Sunday 17 March 2013


It could really only happen in London, the big city with a taste for wine, where there’s money – old and new – to burn. Yegevny Chichvarkin, the Russian mobile tycoon who a few years ago fled to London to escape possible political persecution, opened Hedonism Drinks just last year, a gleaming temple to fine wines and spirits in the heart of glitzy Mayfair. Sure the most valuable stuff is kept under lock and key in a special room, but there’s still row upon row of interesting fine wines on show enough to make an oenophile’s head spin.

Never mind that London is already up to its teeth in wine sellers, or that even within the same neighbourhood Hedonism faces internationally lauded competitors, some of which have centuries of pedigree. Chichvarkin’s latest venture bills itself as the best wine store there is, combining the brick and mortar with a concierge-style service. Beyond in-store offerings, they promise a high degree of success in helping customers get a hold of any wine they want, no matter how difficult. With the store not yet a year old, it’s a little early to make a call on whether Hedonism is top dog, but one thing is for sure: it remains a spectacular place for anyone with even half an interest in wine to visit.

When we walked into the store, it was completely free of customers save for an old man who was intently browsing the Champagne section. W and I made a leisurely circuit, being extra careful not to bump into anything while we checked out the prices of the bottles. A bottle was going for £8.90, but the one next to it had £2011 on its tag, so you can't say they haven't got range

W, hard at work deciding which she liked best
After a while, we descended down the £100 000 staircase to the temperature regulated basement, where a long row of enomatic machines awaited. A large portion of Hedonism's staff is made up of sommeliers poached by the company, and our wine guide for the day might have been one of them. Susan was wonderfully well-versed and enthusiastic, and took the time to talk us through the nearly forty wines and one sake that we could taste. With each tasting portion at 25 ml, before imbibing a single drop our heads were already swimming with possibilities of what we'd try. 

The enomatic machines work with a card, which you purchase credit for in any amount you wish. A couple who came by later put in the exact amount for the glass they wanted (£2.15) and no more. We put in £15 to be shared by the both of us, which we thought was the absolute height of decadence. Then two Polish guys came by and put £150 on their card. We left when a boy who didn't look older than 18 asked for his card to have £1500 on it. But before the evening crowd came in and made us look like the absolute misers we are, W and I had run of the place for a good half hour, which we both thoroughly enjoyed.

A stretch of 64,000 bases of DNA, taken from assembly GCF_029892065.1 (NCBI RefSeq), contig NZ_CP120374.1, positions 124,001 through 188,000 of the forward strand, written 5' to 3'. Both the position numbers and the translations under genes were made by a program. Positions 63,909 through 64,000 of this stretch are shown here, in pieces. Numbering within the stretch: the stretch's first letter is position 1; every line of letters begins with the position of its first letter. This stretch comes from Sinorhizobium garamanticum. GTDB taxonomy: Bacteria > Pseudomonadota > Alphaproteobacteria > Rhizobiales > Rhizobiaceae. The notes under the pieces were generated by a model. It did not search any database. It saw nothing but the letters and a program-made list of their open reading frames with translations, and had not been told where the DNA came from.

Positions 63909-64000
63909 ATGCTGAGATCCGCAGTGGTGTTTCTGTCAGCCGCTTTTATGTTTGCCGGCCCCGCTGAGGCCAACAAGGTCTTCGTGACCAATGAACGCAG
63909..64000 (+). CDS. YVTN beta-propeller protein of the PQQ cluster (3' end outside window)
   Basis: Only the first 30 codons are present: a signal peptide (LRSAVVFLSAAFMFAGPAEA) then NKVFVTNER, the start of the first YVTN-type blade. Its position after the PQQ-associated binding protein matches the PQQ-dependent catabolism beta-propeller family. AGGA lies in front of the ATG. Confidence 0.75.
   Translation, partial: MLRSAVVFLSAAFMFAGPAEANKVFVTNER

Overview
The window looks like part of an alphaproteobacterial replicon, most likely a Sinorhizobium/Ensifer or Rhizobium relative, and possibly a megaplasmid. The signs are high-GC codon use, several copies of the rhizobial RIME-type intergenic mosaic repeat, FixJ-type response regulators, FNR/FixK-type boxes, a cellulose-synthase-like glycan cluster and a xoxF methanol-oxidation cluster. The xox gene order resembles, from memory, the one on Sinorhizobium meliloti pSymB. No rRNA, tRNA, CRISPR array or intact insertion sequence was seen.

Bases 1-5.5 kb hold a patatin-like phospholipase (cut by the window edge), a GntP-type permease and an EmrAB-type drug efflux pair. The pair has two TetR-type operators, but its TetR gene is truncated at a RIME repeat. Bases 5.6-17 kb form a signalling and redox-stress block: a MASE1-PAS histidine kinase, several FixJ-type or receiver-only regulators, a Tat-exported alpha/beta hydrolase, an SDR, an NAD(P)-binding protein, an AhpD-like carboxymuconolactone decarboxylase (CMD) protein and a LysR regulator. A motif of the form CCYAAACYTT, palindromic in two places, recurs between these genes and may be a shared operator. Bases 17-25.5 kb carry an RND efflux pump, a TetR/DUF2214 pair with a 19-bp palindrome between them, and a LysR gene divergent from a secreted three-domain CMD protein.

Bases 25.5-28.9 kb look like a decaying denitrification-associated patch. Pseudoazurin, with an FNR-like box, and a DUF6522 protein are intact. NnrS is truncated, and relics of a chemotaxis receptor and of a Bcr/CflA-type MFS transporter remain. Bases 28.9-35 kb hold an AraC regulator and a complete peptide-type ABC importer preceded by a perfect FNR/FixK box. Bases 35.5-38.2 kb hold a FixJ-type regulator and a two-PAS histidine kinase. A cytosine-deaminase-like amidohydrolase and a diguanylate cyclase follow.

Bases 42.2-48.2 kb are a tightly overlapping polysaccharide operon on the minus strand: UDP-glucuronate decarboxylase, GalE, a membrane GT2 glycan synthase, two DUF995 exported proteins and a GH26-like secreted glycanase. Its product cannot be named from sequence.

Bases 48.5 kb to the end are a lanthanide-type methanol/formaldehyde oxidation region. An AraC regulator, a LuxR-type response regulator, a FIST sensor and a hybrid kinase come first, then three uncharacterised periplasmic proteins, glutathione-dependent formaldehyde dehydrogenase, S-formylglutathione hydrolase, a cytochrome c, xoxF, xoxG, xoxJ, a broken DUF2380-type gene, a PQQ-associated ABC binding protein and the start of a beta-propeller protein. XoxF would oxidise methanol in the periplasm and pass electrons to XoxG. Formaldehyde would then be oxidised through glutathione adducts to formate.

All the Beatles' greatest hits were being played on a vinyl record that was piped throughout the store as we made our way through 9 different wines, with a water break  between the whites and the reds very thoughtfully provided by Susan, who also cleared our glasses ever so often so we didn't look like raging alcoholics. 

We started off very well with a 2008 Julien Labet Cotes du Jura En Billat Chardonnay, which tasted like baguettes, and moved on to the 2009 Bernard Gripa Saint-Peray Les Pins, which was really savoury with a pastry like finish. We then did a Pouilly-Fume comparison, and rounded off our whites with a young Spatlese, just to see its potential. After our water break, we moved on to the reds. The first was a really light and too-young Pinot Noir the colour of pomegranate juice, but things picked up with the 2004 Foradori Granato Vigneti delle Dolomiti IGT. Then came the 2007 Castillo Perelada Samso, which was really juicy with a spicy kick at the end. We rounded everything off with a 2008 Reyneke Reserve that Susan warned us was a bit interesting, which turned out to be my favourite of the lot. It was surprisingly dry for the smell, but had an almost ridiculously buttery aftertaste. 

The children's play area. Apparently, parents have to beg their children to leave.

Even for those who don’t care a whit for the stuff, the store itself must still be experienced. Chichvarkin’s team has created a truly seductive space. It’s easy to forget that the store caters mainly to the 1% when the luxury of your surroundings doesn’t hit you in the face, choosing instead to manifest itself in thoughtful or even cheeky ways.  The chandelier of Riedel glasses lends an airy glow to the ground level, while visitors feeling the chill of the temperature controlled basement are offered cashmere throws. The tasting table has a print of artful smears from leftover glasses of with names of different vintages printed next to each, with a whimsical “Can’t remember, but was very good” taking pride of place in the centre.

Hedonism may be a paean to excess, but with such sincere delight in the enjoyment that you don't feel the worst of it. 

3-7 Davies Street London W1K 3LD

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